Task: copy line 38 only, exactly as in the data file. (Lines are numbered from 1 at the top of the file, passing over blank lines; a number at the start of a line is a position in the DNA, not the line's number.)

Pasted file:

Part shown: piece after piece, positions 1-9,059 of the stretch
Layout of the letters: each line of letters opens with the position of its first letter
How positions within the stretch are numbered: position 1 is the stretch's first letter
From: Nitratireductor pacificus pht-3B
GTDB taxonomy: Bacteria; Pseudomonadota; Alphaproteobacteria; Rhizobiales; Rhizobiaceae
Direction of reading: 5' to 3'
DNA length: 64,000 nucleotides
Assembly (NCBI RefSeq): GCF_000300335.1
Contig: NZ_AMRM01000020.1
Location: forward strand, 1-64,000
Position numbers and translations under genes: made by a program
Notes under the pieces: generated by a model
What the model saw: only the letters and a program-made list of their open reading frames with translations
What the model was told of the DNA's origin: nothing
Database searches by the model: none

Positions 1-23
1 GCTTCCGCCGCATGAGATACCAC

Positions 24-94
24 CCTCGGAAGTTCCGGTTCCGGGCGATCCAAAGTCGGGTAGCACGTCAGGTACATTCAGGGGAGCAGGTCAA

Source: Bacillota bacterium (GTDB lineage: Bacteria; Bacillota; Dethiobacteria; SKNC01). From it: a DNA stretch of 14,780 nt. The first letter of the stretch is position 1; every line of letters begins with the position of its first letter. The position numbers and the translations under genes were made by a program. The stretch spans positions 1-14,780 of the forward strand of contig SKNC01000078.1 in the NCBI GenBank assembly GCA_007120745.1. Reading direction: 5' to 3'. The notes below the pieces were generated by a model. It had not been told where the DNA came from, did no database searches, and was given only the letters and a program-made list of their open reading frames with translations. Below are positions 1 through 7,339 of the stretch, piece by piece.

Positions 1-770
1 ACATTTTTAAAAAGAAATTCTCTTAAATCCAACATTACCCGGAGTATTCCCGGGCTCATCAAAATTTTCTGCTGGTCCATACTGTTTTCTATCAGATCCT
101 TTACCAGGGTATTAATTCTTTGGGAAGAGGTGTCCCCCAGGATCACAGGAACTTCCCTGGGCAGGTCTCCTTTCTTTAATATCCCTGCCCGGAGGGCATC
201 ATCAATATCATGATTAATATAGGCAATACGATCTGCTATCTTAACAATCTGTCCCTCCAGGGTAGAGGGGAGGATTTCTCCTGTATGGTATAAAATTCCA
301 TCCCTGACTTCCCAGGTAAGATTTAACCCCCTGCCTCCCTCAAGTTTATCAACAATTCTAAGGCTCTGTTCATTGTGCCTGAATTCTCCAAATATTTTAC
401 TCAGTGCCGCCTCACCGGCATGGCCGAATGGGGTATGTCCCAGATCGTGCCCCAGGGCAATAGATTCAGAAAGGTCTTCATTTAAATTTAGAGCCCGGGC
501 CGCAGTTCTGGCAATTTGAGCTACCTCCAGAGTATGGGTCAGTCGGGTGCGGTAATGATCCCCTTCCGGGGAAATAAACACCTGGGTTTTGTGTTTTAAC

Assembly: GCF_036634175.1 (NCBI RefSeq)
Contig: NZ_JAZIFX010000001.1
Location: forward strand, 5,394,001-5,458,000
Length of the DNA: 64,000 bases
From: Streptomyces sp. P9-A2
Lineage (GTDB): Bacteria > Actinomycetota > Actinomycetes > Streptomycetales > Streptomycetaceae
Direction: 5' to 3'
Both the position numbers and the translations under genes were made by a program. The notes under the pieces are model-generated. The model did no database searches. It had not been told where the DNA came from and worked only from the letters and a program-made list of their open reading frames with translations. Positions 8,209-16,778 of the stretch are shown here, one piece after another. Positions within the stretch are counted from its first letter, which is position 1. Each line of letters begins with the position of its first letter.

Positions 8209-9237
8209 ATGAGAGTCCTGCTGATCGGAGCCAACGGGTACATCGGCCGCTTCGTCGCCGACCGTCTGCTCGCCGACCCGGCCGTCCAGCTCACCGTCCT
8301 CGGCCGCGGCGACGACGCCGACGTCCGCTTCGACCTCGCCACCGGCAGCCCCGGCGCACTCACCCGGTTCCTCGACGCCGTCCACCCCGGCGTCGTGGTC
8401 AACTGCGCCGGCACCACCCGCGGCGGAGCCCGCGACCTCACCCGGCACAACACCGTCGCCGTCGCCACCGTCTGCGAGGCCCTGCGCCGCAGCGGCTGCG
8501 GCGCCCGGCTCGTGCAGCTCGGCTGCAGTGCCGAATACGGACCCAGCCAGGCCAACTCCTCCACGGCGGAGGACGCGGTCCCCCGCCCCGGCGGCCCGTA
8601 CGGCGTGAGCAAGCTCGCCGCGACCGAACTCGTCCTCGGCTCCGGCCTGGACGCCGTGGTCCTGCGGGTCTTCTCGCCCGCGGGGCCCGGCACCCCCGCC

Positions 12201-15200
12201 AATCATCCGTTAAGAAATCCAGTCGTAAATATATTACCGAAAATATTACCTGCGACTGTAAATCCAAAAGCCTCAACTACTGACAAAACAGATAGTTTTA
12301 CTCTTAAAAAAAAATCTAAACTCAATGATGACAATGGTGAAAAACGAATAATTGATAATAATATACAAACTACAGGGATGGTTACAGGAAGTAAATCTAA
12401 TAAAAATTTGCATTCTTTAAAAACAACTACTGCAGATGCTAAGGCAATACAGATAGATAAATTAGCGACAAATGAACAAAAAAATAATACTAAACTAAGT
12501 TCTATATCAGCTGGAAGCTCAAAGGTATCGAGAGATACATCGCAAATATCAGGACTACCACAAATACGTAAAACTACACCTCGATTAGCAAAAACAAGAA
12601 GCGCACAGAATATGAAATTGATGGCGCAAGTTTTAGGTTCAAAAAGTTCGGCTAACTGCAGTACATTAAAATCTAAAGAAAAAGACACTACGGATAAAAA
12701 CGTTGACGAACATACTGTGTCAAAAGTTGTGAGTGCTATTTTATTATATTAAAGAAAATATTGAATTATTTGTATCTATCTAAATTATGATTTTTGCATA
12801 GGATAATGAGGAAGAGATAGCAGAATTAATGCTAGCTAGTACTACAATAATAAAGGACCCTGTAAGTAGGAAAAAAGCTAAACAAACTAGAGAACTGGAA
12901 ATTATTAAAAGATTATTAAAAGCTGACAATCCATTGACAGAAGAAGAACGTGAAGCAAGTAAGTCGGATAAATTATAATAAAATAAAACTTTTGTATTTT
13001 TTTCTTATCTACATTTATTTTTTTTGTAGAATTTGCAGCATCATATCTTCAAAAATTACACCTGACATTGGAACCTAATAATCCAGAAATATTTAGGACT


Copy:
8301 CGGCCGCGGCGACGACGCCGACGTCCGCTTCGACCTCGCCACCGGCAGCCCCGGCGCACTCACCCGGTTCCTCGACGCCGTCCACCCCGGCGTCGTGGTC